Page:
North of Santa Cruz Island is North Seymour Island 6, which has garden eels and, when the currents are strong, it teems with fish. Northeast of Santa Cruz Island, Gordon Rocks 7 has a 90m (300ft) volcanic crater. Currents vary and are often only for experienced divers, but the prolific marine life includes sleeping turtles, Black Coral and stingrays. South of Gordon Rocks, Plaza Island 8 has an easy, shallow dive with sea lions. Operators on Santa Cruz Island have several dive sites around Academy Bay 9.

Leon Dormido (Kicker Rock) 10, west of San Cristóbal Island, has many moray eels among the rocks. Floreana Island has several dive sites with Devil’s Crown 11 and Champion Island 12 to the east having spectacular marine life. Off Española Island, Gardner Bay 13 has sea lions and prolific fish life.


The Guineafowl Pufferfish (Arothron meleagris) are poor swimmers with movement produced by the sculling action of the fins and, to a lesser extent, the tail.


The diving at Cocos and Malpelo islands provides fish action off sheer granite cliffs that plunge into deep water. These regions teem with big fish, but the main interest is the shoals of hundreds of female hammerheads that line up in the strong currents by day and leave to feed at night. Even without the hammerheads, there will be big-animal action, with Whale Sharks, Manta and Mobula Rays and also packs of Eagle and Marbled Rays. Juvenile Whitetip Reef Sharks are everywhere. Divers descend rapidly to around 15-25m (50-80ft), find a crevice in the rocks, wedge in and wait for the fish to approach.

Cocos Island is 600km (375 miles) off the mainland. Strong currents are present at many sites, particularly those with exciting action such as Alcyone, Dirty Rock or Manuelita Island. All species here grow large. Whitetip Reef Sharks are everywhere, but most divers come to see the large shoals of Scalloped Hammerhead Sharks. Sometimes these sharks are encountered near the surface, but mostly they are found below the thermoclines. The majority of the diving is between 18 and 30m (60 and 100ft), occasionally 40m (130ft). Squadrons of Scalloped Hammerhead Sharks appear out of the blue, swim by majestically and recede into the distance to be replaced by further shoals of ten, twenty, fifty, even hundreds at a time. Hammerheads tend to be spooked by the noise of exhaust bubbles. For that reason live-aboard boats offer training in rebreathers so that divers can get closer to them. Exhaust bubbles do not worry the other inhabitants here, such as Yellowfin Tuna, snappers, groupers, moray eels, trumpetfish, frogfish, Red-lip Batfish, Whale Sharks, Humpback Whales, Sailfish, Manta Rays, shoaling Mobula Rays and Eagle Rays, Silky Sharks, Galápagos Sharks, and dolphins. Mobula Rays often approach divers, wanting to have their bodies rubbed as if by cleaner fish. All crevices in the reef are packed with fish hiding from the current and predators.

Bait-balls, dense shoals of jacks and other species that are attacked by sharks, dolphins and tuna are often found. Divers should be very careful, as sharks will snatch at anything when involved in feeding frenzies.

Northeast of Cocos, north-northwest of Chatham Bay, Manuelita Island 14 has a sheer wall and deep boulders on the west side and shallow plate corals on the east. Whitetip Reef sharks and Marbled Rays are stacked atop each other on the rocks and Scalloped Hammerhead Sharks come in close for cleaning at depths of 14-45m (45-150ft). Off Cocos’s northwest corner, Dirty Rock 15 has massive boulders sloping down the south side. A channel 100m (330ft) wide separates the main rock from a collection of pinnacles with prolific fish life including Eagle, Manta and Marbled Rays and large shoals of jacks.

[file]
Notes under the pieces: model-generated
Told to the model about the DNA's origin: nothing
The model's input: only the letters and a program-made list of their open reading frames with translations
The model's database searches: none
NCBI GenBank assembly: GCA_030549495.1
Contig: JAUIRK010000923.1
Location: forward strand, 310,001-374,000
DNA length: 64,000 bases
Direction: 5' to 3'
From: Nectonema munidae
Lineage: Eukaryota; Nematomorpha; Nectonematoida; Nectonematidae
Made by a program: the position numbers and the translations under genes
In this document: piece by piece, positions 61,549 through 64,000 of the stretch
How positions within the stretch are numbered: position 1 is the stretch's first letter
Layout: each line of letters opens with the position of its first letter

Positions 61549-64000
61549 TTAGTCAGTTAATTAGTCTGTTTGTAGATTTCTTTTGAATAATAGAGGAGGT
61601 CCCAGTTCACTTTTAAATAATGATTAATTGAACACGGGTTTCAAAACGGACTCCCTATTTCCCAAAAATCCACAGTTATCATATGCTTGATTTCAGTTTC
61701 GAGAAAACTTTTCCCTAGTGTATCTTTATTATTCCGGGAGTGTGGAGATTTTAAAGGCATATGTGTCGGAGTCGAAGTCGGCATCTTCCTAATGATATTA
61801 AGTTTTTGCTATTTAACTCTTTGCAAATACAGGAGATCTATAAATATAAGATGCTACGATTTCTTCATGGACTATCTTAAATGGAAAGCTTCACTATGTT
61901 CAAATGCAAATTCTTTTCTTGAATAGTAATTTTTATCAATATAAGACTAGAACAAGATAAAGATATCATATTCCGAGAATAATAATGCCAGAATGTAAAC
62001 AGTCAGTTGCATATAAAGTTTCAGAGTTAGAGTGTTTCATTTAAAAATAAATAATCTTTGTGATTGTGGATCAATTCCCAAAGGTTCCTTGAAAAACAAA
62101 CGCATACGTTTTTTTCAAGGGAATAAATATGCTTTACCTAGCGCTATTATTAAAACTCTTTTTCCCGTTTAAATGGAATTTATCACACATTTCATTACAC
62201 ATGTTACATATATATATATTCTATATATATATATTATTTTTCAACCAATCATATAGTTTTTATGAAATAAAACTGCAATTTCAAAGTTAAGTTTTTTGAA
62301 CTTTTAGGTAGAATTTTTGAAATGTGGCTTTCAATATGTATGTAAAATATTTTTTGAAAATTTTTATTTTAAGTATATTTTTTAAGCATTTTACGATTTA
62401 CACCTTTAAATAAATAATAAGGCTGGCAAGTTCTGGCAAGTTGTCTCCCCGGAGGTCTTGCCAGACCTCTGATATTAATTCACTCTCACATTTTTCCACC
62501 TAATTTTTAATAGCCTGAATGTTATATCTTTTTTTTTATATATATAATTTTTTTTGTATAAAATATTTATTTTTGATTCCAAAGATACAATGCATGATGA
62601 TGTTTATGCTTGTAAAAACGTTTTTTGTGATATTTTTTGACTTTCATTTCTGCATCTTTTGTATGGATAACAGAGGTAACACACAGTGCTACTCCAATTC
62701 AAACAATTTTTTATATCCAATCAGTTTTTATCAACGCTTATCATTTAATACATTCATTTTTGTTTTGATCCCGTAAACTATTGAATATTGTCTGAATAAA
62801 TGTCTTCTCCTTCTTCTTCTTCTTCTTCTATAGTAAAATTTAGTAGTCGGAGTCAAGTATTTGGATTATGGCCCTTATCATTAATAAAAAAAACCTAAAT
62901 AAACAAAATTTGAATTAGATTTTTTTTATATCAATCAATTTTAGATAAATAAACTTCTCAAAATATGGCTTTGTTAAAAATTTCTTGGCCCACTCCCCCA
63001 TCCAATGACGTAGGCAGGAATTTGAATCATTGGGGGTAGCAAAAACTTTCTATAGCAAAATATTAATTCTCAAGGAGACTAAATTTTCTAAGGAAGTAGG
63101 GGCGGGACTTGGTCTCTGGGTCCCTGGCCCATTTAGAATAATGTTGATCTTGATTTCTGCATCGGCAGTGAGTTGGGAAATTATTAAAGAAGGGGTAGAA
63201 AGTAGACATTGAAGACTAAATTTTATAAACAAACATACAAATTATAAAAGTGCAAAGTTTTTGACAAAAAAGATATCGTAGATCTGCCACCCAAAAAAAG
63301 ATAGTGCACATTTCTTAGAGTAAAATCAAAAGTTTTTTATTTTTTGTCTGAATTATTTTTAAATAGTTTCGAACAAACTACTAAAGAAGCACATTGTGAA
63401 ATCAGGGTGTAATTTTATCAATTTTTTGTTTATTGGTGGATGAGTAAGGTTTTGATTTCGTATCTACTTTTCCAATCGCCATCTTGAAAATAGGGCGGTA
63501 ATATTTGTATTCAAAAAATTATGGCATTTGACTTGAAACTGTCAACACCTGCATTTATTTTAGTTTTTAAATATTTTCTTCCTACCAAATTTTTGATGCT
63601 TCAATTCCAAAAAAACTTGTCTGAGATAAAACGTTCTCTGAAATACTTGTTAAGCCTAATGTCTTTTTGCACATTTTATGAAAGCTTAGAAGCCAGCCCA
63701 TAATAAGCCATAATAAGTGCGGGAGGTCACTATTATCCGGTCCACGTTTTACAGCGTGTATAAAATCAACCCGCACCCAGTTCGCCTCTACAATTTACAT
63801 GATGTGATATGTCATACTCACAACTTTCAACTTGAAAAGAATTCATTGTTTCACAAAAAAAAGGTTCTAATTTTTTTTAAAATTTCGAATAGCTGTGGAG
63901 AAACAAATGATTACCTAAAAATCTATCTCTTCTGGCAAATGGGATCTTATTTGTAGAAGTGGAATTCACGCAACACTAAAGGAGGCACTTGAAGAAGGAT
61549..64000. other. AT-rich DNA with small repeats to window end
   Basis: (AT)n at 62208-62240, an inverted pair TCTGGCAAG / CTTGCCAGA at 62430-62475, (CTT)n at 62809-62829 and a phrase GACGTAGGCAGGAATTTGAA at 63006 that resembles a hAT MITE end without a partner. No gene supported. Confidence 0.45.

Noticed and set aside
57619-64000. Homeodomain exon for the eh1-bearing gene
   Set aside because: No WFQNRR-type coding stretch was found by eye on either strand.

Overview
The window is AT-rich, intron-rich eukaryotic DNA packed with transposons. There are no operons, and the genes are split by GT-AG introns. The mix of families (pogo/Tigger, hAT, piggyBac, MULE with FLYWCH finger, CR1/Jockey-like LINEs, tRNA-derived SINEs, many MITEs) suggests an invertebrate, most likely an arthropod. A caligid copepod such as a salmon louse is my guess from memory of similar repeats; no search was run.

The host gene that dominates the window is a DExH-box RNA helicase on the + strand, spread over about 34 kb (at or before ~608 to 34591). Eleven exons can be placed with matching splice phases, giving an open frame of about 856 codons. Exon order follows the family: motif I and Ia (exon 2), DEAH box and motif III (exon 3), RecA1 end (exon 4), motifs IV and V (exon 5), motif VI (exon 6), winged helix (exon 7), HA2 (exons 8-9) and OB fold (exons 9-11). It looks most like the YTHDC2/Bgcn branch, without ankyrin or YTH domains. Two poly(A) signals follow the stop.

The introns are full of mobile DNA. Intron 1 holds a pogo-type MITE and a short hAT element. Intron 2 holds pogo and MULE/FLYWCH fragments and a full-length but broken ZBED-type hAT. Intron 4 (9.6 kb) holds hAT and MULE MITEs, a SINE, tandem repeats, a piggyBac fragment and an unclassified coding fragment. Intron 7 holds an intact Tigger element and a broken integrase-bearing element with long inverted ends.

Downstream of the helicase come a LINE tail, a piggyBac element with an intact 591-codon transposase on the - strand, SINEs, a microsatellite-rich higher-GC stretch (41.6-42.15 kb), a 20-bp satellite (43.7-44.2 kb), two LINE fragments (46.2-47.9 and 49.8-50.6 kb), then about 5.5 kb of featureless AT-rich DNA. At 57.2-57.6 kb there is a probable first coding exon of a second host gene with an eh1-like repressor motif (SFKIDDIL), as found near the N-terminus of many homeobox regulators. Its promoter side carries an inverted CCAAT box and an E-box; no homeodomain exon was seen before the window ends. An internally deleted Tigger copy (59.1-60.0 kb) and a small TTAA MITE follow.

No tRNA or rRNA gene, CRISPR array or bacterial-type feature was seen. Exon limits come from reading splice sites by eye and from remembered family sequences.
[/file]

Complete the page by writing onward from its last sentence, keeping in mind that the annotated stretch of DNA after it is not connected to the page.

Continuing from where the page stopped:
Southwest of Cocos, off Punta Rodriguez, Big Dos Amigos 16 has an arch 14m (45ft) high and an 18m (60ft) pinnacle off the southeast side. Rainbow Runners, snappers and jacks shoal through the arch and hundreds of hammerheads swim between the islet and the pinnacle at depths of 20-35m (65-115ft). Southeast of Big Dos Amigos, Lone Stone 17 also has abundant fish life, including shoals of Mobula Rays and lone Marbled Rays down to 30m (100ft).

Southeast of Cocos, Bajo Alcyone 18, a seamount with its top 25m (80ft) from the surface, is one of the best sites for shoaling hammerheads and most other large fish.


Declared a national park in 1980, Malpelo Island, 500km (310 miles) off the western coast of Colombia, is a collection of jagged pinnacles protruding from the ocean. One pinnacle, 3km (2 miles) by 0.4km (0.25 miles), is much larger than the others, but doesn’t have a good sheltered anchorage. There are Scalloped Hammerhead Sharks shoaling at the surface as well as deeper down. Shoals of Silky Sharks are also seen. A previously unidentified shark is found here. It is similar in appearance to a Sand Tiger/Grey Nurse/Raggedtooth Shark, but is larger and has bigger eyes. Females of up to 6m (20ft) have been found. It is thought to be a version of the Smalltooth Sandtiger Shark (Odontaspis ferox).

Currents are variable, so that one charter can have a quiet time and on the next outing divers are rammed against the rocks in ‘washing machine’ turbulence.

Dive sites at Malpelo are similar to those at Cocos but the seas can be wilder. Hundreds of moray eels swim around with large snappers, groupers and Manta Rays. The Three Musketeers 20, a group of pinnacles off the northern end of Malpelo, have a series of tunnels and caverns. The largest of these, The Cathedral 19, is full of fish including baitfish and Whitetip Reef Sharks. The water temperature below the thermoclines is reflected in the names of sites on the island’s north side, such as The Freezer 21, The Fridge 22 and Freezer Wall 23. La Gringa 24 is another site where female Scalloped Hammerheads line up in strong currents off the wall during the day.


Hermit crabs often encourage Calliactis anemones to settle on their shell. When it changes shells, the crab coaxes the anemones to change shells with it.


Tubastrea and Dendrophyllia corals are not light-dependent.



A Trumpetfish (Aulostomus maculatus) and a shoal of Blue Tangs (Acanthurus coeruleus) over the coral reef. Trumpetfish can change colour to match the background.